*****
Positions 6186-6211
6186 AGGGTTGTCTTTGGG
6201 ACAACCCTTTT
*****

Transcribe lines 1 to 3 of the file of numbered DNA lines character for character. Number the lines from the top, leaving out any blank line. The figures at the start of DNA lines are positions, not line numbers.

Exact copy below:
Positions 6186-6211
6186 AGGGTTGTCTTTGGG
6201 ACAACCCTTTT